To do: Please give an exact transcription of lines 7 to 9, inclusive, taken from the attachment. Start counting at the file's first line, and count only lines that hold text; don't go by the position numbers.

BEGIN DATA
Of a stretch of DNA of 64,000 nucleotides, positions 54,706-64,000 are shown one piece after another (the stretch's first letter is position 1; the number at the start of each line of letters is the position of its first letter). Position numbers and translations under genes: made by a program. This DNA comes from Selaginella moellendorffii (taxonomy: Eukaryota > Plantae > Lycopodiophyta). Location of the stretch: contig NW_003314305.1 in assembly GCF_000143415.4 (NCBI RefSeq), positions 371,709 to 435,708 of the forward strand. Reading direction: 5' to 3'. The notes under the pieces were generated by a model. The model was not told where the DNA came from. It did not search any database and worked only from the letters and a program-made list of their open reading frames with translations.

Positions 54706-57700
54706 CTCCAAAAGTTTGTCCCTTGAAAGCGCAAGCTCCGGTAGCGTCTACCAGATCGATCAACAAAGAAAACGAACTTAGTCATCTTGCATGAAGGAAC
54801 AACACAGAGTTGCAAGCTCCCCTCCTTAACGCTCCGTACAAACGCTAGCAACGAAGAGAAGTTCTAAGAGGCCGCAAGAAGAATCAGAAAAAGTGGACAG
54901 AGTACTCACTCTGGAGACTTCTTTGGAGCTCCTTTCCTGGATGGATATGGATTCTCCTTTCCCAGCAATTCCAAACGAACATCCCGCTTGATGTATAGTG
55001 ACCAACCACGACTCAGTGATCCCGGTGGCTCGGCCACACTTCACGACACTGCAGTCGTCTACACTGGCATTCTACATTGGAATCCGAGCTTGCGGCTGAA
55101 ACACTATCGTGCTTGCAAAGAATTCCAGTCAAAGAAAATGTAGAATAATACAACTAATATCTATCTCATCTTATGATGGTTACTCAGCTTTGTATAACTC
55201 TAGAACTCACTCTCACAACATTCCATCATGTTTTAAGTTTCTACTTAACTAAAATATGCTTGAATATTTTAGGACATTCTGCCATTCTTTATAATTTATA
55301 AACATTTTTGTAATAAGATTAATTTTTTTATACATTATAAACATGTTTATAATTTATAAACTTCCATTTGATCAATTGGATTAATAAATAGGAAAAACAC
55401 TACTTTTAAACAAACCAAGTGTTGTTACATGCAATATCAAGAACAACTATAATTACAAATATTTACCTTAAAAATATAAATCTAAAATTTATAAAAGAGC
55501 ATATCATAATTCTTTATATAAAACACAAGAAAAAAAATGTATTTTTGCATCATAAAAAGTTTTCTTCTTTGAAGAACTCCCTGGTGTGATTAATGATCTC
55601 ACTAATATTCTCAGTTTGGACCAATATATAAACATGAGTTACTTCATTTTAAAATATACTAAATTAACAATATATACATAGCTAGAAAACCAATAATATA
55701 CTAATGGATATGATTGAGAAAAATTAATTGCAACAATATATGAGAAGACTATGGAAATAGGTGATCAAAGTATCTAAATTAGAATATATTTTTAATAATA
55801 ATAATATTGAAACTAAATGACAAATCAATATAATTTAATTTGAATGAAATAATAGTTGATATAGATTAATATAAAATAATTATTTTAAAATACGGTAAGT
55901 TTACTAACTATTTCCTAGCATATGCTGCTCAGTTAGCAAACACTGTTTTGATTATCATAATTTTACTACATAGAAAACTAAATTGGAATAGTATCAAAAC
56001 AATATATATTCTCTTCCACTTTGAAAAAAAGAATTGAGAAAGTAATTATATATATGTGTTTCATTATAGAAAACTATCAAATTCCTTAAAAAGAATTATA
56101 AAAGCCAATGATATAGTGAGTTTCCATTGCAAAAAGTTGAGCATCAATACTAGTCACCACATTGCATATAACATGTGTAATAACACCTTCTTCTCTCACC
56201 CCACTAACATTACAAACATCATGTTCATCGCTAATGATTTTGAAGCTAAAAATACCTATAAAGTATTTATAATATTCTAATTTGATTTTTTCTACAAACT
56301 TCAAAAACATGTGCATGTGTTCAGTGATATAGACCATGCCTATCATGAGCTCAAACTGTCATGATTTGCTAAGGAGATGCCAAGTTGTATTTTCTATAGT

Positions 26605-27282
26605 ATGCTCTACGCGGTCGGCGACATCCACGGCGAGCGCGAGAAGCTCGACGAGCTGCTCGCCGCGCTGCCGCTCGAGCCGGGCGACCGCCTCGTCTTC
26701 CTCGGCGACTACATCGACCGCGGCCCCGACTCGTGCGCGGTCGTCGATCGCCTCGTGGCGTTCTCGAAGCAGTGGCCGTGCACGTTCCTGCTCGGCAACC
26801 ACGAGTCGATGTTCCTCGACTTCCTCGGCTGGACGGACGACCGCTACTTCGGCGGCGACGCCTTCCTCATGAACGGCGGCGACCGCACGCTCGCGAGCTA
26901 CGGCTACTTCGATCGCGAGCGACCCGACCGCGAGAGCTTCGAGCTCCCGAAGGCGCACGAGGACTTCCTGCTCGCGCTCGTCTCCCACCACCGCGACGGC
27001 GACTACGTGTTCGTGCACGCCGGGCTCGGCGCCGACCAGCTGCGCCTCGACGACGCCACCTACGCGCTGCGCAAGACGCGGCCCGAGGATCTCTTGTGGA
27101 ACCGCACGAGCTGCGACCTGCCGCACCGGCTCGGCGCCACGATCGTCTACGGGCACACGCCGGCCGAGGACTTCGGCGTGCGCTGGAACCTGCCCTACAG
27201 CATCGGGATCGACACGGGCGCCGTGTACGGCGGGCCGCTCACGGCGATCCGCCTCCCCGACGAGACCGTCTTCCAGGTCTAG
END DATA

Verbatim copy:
55101 ACACTATCGTGCTTGCAAAGAATTCCAGTCAAAGAAAATGTAGAATAATACAACTAATATCTATCTCATCTTATGATGGTTACTCAGCTTTGTATAACTC
55201 TAGAACTCACTCTCACAACATTCCATCATGTTTTAAGTTTCTACTTAACTAAAATATGCTTGAATATTTTAGGACATTCTGCCATTCTTTATAATTTATA
55301 AACATTTTTGTAATAAGATTAATTTTTTTATACATTATAAACATGTTTATAATTTATAAACTTCCATTTGATCAATTGGATTAATAAATAGGAAAAACAC